- This horse was presented to General Philip Sheridan by the officers of the Second Michigan Cavalry in 1862. He was three years old, was jet black with three white fetlocks, and stood 16 hands high. Originally called "Rienzi" after the town of Rienzi, Mississippi, his name was changed to "Winchester" by Sheridan after he carried Sheridan on his famous ride from Winchester, Virginia, to Cedar Creek, Virginia on October 19, 1864, in time to rally his troops and turn almost certain defeat into victory. While Cedar Creek was his most famous engagement, Winchester and Sheridan were actually together for more than forty others. Winchester was even present at Appomattox Courthouse in April 1865 for the official surrender of the Confederate Army.
- Despite being wounded in battle several times, Winchester lived to be almost 20 years old. After his death in October 1878, he was preserved and mounted; in 1879, Sheridan presented him to the Military Museum at Governors Island, New York. Winchester was exhibited there until a fire in 1922 forced the museum to transfer him to the Smithsonian Institution; a military escort accompanied him to his new home amid much fanfare. He was put on display in the National Museum until 1964, when he moved to the newly opened National Museum of American History.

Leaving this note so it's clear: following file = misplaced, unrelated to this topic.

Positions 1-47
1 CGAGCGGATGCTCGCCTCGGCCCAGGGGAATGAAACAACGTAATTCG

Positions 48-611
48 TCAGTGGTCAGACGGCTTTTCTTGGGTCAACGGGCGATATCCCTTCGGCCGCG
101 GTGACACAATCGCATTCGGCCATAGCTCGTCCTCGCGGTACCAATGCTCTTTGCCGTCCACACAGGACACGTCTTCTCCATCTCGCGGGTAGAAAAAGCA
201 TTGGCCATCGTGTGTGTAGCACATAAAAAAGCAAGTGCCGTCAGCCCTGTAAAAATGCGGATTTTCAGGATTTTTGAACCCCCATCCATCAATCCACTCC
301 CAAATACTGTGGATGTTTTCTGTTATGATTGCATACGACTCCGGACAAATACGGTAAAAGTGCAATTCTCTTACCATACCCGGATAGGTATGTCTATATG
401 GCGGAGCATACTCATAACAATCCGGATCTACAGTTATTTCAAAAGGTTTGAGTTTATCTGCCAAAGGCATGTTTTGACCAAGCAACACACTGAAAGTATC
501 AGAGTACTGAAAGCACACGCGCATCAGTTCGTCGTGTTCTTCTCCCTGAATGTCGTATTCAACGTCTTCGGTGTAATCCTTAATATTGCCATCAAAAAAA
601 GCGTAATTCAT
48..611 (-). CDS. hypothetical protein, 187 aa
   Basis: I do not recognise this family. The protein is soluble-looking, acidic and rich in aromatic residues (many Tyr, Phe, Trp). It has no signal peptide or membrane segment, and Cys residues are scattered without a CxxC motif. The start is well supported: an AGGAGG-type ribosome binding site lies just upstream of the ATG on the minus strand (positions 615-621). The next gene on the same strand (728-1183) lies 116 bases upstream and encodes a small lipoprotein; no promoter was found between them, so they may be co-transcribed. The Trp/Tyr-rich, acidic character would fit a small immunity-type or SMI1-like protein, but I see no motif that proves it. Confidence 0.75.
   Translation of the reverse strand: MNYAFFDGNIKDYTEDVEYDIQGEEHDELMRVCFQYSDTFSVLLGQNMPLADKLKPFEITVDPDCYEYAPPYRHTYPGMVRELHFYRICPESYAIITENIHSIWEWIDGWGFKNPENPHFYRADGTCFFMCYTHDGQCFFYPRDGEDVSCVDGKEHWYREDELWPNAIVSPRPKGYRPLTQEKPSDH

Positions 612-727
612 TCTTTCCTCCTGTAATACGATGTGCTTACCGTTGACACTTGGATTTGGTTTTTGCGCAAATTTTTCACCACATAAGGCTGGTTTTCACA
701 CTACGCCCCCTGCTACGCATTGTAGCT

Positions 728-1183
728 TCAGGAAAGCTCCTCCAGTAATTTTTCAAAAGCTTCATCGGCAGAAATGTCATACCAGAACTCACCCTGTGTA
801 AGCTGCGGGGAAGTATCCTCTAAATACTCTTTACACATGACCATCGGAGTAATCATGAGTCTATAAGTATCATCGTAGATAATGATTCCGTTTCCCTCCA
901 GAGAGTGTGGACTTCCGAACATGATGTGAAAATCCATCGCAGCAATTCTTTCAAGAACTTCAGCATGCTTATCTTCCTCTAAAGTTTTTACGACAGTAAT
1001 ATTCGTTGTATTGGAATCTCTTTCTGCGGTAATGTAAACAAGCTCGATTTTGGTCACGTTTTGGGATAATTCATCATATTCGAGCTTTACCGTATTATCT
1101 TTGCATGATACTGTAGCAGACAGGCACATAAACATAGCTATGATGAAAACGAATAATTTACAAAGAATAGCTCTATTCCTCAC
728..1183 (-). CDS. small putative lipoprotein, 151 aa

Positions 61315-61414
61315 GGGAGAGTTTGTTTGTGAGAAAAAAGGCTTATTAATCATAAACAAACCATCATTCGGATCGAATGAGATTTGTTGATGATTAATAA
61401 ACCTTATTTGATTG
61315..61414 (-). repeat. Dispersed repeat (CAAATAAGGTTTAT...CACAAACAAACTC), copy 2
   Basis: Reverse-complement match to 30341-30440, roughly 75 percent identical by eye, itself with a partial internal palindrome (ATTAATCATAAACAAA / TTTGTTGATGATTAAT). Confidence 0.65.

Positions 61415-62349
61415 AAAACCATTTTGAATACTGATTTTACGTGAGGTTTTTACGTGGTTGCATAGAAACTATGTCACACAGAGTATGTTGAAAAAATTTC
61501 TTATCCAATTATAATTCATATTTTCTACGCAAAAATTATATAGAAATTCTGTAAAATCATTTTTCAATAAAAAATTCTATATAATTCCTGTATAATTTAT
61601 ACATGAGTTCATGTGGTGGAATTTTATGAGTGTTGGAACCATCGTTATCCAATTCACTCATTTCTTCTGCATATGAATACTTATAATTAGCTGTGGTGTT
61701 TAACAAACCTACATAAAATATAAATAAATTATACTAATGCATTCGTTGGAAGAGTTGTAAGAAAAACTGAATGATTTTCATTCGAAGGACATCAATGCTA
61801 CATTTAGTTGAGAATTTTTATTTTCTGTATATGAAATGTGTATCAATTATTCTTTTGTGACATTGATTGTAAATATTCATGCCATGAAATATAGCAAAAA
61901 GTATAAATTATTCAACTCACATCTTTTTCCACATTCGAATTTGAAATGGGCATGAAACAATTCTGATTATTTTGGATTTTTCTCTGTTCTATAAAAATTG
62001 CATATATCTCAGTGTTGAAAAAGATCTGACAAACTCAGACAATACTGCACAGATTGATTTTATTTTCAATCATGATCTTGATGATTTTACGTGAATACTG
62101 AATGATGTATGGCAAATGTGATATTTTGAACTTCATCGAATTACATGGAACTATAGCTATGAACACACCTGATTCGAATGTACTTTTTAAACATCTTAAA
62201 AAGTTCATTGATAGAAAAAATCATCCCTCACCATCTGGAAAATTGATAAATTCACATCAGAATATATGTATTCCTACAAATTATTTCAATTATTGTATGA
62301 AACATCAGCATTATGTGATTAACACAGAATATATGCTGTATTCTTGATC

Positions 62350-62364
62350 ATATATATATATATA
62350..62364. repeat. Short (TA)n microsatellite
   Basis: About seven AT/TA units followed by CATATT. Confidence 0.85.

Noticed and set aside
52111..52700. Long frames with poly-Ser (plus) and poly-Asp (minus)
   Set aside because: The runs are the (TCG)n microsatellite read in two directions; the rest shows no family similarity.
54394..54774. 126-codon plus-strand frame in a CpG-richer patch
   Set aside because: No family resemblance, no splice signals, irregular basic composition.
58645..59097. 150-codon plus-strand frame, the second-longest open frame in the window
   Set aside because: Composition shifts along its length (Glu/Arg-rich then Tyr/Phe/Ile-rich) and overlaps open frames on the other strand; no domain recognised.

- Horse and man have forever been immortalized and commemorated in poetry, song, sculpture, museum exhibits and battlefield recollections. Portraits, sketches and poems all immortalized Sheridan’s famous ride atop Winchester. The most famous of these poems was written by Thomas Buchanan Read, a painter; the poem, entitled "Sheridan's Ride", became an instant sensation and was even thought to have helped Lincoln get reelected. Read followed up the poem in 1865 with a painting of the same title.
- Data Source
- National Museum of American History
- Sheridan, Philip H.
- associated date
- Physical Description
- skin (overall material)
- hair (overall material)
- overall: 64 in; 162.56 cm
- Object Name
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